Using In-Vehicle Safety Technology to Improve Road Safety At Work

The ETSC has just released a really simple infographic for employers on how to use in-vehicle safety technology - such as seatbelt reminders, intelligent speed assistance (ISA), alcohol interlocks, telematics, lane keep assist ad automated emergency braking (AEB) - as part of a work-related road safety management programme.

It covers tips on:

  • Getting started
  • Vehicle selection
  • Managing staff's use of in-vehicle technology
  • Working with third-parties

New car technology and autonomous features are truly great and life-saving.  That said, they are not available to all today and there is a significant hype which the ETSC advised in March, "threatens to hold back progress... in reducing the 1.25 million deaths that occur annually on the world's roads".

Most crashes today can be avoided and technology - as part of a fleet risk programme - can help reduce risk by 50% or more.  The key to this, we believe, is managing driver behaviour.  Here are 10 Tips that we/TomTom Telematics published back in 2015 that are still valid.

Also, data gathered by DriverFocus over recent years, provides some insight on HOW the average at-work driver performs - both with and without "supervision" in the form of a "behaviour monitoring programme".  For example, just 3% of unmonitored drivers managed to score as well as the average monitored driver!

In short, we're big fans of technology to improve driving for work risk, however creating the right environment that supports and expects good, safe driving behaviour requires a little more thought and effort.  The results are real and well worth it!

Download the ETSC Infographic here



84% of Drivers Admit Using Devices While Driving

The research, which was carried out by IPSOS Mori on behalf of Aviva, found that drivers in Ireland compare badly with our neighbours in the UK with almost half (45%) of Irish drivers admitting to making  phone calls  behind the wheel without a hands-free kit, while in the UK, the equivalent number was 20%. The numbers who report checking their social media while driving in Ireland is also more than double that of the UK (15% v 7%). In this respect, only Italian drivers are worse than Irish drivers among our European counterparts at 17%.

Key findings on driver habits and technology usage:
·         45% of Irish drivers admit making a phone call while driving compared to just 20% in the UK. That figure rises to 63% in the USA and as high as 76% in China.
·         26% of Irish drivers admit sending text messages while driving, compared to 13% in the UK, while Indonesian drivers are the most likely to send a text while driving at 53%.
·         15% of Irish drivers admit checking / posting to social media while driving. The UK had the lowest rate with 7% admitting to this practice, while Indian drivers fared the worst at 41%
·         11% of Irish drivers admit viewing or uploading images to social media while driving. This figure is as low as 4% in the UK and as high as 37% in India.
·         66% of Irish drivers admit choosing music while at the wheel. This figure falls to 45% in Spain while the country with the highest rate for this practice is China at 74%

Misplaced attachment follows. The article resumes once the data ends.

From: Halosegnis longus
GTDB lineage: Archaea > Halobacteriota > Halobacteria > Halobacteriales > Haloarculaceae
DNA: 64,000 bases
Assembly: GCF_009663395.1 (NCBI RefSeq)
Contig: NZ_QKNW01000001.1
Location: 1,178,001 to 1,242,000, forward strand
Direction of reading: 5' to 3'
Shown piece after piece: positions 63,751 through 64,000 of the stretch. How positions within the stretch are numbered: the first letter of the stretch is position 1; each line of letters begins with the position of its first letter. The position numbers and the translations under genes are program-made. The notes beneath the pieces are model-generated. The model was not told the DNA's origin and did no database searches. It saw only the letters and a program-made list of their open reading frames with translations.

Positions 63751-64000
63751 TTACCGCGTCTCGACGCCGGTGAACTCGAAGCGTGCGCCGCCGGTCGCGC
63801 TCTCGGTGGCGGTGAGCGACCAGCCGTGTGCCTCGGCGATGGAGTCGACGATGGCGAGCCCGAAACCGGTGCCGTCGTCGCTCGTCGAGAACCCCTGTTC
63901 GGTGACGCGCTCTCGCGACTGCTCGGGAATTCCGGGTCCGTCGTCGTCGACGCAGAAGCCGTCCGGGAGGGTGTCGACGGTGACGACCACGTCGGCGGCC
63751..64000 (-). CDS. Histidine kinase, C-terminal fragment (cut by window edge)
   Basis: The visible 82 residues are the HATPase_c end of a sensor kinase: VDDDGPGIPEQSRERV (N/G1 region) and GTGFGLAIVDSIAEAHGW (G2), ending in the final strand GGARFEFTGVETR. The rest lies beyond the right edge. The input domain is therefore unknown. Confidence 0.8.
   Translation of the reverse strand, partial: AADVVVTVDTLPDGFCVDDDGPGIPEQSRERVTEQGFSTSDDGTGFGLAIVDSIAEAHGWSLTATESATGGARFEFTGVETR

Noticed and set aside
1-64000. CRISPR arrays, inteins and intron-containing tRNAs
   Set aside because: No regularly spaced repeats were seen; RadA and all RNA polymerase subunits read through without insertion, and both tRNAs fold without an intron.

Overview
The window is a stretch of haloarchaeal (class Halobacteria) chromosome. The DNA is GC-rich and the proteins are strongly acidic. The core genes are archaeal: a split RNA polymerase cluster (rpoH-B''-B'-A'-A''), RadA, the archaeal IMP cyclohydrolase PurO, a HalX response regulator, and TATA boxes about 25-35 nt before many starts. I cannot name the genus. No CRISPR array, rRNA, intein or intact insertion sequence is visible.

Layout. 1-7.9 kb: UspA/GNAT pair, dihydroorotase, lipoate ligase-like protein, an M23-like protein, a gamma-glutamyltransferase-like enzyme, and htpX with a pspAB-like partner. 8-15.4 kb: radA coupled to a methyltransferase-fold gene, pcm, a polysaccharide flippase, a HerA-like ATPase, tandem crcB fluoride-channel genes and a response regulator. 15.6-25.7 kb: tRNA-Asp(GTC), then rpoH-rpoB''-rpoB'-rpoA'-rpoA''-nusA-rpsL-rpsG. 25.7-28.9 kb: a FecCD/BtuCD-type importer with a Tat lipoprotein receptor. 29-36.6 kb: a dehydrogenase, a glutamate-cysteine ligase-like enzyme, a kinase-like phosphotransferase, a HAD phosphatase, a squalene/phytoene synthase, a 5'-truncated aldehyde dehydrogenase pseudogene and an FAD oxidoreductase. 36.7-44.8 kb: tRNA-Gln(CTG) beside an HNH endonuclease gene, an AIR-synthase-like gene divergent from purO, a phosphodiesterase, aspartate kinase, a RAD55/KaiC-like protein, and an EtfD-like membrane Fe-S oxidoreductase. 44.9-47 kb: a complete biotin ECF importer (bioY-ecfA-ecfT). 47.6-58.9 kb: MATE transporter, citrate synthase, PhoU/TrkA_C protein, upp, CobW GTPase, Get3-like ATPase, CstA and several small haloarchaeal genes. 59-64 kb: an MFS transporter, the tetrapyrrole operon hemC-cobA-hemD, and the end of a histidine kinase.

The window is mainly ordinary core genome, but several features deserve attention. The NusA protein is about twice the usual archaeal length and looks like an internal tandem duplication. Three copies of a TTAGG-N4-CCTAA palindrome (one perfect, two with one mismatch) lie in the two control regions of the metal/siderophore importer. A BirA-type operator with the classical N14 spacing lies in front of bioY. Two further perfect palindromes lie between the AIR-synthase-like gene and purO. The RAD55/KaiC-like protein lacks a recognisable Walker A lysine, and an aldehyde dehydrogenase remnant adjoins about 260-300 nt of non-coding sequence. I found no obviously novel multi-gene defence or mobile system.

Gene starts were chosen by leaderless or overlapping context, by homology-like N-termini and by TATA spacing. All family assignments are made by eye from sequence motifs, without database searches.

·         35% of Irish drivers admit entering information into a satnav system while driving. This figure drops to 26% in India and goes up to 52% in Turkey.

Speaking about the findings, Michael Bannon, Underwriting Manager with Aviva Motor Insurance, said: “It is shocking to find that so many drivers are taking such risks, given all that we know about road safety. Just a split second of distraction or lapse in concentration can result in death on the road”.

When it comes to distractions on the road, technology was not the only contributing factor. The research also found that 40% of Irish drivers admit driving while excessively tired compared to 31% in the UK, while 60% of Irish drivers admit to eating or drinking while driving, the highest proportion in Europe. Meanwhile being distracted by passengers, for example, children in the back of the car is a common experience among Irish drivers with 43% reporting it as a difficulty, the highest proportion of any European country in the survey. While the numbers admitting to putting on make-up while driving are small across all countries included in the survey, Ireland emerges as the highest in Europe with 7% confessing to doing their make up behind the wheel. 
“When you get behind the wheel you are responsible not only for your own life but for everyone else you encounter on the road.  With holiday season now well-underway, when families will take to the road for longer journeys than usual, this research should serve as a wake-up call. Put the mobile phones out of reach, set-up your satnav before beginning your journey, stop for a coffee if tiredness is getting the better of you and concentrate on the road.  Driving is among the most hazardous activities we undertake in our lives.  For all our sakes, we need to remember that stark reality at the start of every journey,” advises Michael Bannon.

DriverFocus also supports the HSA's response to the findings from this survey, as employers need to consider how they can help staff Driving for Work and avoid making matters worse.

HSA suggested questions include:
1.   How are you managing the risk of distracted driving for those who drive for work?
2.   Have you covered distraction as a key risk in your driving for work risk assessement?
3.   What does your safety management system say about how to prevent distracted driving?
4.   What more can you do to prevent your employees driving distracted?

Source: Aviva Ireland and